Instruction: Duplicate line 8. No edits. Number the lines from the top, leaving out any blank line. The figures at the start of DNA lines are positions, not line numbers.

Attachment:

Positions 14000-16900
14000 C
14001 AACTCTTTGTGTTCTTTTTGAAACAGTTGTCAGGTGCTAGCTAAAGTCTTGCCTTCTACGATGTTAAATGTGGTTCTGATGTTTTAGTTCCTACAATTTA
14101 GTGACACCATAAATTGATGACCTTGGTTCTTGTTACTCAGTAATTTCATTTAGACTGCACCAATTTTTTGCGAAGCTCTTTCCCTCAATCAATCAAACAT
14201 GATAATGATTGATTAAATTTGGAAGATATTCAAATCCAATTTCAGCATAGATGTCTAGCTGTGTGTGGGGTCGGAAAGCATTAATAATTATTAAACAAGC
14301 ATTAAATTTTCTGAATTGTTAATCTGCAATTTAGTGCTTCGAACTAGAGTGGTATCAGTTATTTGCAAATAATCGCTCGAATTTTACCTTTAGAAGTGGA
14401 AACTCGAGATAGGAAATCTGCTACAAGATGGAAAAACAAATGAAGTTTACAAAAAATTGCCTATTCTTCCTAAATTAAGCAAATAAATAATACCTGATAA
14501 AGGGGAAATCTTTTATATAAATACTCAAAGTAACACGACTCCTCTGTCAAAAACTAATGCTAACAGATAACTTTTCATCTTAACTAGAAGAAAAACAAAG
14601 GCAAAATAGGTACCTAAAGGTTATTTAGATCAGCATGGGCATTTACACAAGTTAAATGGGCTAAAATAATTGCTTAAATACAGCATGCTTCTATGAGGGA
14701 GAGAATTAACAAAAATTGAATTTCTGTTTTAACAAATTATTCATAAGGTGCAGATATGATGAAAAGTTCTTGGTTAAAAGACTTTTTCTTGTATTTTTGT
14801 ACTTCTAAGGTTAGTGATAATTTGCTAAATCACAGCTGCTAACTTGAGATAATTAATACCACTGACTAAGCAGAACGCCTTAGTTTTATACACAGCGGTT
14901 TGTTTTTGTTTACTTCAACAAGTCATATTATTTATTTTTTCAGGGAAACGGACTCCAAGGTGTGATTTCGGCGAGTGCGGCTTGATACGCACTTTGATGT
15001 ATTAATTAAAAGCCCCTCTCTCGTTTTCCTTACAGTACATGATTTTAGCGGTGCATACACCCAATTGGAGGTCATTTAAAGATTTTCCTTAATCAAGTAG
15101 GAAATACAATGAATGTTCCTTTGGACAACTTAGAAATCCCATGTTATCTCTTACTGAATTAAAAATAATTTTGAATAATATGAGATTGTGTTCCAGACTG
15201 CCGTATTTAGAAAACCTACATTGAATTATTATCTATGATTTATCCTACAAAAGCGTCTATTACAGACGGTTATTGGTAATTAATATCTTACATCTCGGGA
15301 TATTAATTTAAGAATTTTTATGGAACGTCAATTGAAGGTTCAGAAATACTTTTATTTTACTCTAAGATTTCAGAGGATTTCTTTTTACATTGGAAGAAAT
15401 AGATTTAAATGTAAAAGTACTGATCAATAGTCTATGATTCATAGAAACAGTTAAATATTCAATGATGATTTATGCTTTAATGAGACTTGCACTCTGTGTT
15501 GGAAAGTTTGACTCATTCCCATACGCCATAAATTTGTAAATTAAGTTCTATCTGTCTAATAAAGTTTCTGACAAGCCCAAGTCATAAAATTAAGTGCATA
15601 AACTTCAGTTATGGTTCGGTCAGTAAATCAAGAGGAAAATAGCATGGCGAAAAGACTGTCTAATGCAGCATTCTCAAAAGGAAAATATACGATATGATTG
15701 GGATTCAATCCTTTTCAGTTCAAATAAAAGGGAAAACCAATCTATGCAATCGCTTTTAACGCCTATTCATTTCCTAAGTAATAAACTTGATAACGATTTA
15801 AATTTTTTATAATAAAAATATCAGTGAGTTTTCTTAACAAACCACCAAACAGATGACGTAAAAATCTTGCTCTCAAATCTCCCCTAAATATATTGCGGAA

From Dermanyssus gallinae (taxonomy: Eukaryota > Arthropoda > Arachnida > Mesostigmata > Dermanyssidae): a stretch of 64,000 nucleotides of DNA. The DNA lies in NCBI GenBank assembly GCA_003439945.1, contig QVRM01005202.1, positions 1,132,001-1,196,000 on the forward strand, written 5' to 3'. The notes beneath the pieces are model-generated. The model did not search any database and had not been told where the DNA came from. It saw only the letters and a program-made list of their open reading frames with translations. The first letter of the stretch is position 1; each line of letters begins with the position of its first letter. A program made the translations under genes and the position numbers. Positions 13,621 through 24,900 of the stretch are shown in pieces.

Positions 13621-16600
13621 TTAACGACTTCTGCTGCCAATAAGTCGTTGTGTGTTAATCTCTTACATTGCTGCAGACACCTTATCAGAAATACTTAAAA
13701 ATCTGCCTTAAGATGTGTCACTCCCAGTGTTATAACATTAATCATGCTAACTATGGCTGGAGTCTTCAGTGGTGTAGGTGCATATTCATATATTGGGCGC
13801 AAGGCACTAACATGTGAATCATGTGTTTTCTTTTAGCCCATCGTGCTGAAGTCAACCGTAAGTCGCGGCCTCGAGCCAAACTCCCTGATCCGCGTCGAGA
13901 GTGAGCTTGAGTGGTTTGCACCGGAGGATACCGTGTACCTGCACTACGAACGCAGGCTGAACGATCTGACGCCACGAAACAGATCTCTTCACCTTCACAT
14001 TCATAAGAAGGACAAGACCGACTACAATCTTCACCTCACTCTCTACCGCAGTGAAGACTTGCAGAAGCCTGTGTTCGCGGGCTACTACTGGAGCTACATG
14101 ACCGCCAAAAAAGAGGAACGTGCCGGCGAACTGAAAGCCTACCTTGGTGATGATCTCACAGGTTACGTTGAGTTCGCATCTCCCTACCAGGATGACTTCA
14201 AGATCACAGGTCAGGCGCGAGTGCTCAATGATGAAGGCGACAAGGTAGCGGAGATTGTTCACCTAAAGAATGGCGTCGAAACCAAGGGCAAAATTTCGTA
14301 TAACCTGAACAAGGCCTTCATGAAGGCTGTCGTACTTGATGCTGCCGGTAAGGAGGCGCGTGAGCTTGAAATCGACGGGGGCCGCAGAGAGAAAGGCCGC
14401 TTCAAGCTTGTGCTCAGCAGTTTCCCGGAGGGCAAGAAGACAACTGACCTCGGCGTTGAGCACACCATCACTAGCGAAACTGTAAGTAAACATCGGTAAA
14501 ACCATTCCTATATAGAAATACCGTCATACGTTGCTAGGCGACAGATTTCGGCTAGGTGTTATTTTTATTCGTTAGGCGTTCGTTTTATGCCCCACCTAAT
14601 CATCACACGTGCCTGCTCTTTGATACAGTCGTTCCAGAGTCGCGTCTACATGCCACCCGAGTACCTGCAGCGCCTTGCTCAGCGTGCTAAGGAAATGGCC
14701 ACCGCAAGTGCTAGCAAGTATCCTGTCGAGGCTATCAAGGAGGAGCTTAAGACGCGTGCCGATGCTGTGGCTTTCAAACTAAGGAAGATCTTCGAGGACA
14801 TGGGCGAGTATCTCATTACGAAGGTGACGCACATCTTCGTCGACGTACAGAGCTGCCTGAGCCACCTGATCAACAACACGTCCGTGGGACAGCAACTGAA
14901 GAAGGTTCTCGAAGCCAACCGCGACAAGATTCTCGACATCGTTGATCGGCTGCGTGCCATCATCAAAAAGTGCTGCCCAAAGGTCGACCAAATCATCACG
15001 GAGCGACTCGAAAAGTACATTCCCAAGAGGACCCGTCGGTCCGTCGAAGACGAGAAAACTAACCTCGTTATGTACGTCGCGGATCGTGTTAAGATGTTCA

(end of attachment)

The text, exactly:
14501 AGGGGAAATCTTTTATATAAATACTCAAAGTAACACGACTCCTCTGTCAAAAACTAATGCTAACAGATAACTTTTCATCTTAACTAGAAGAAAAACAAAG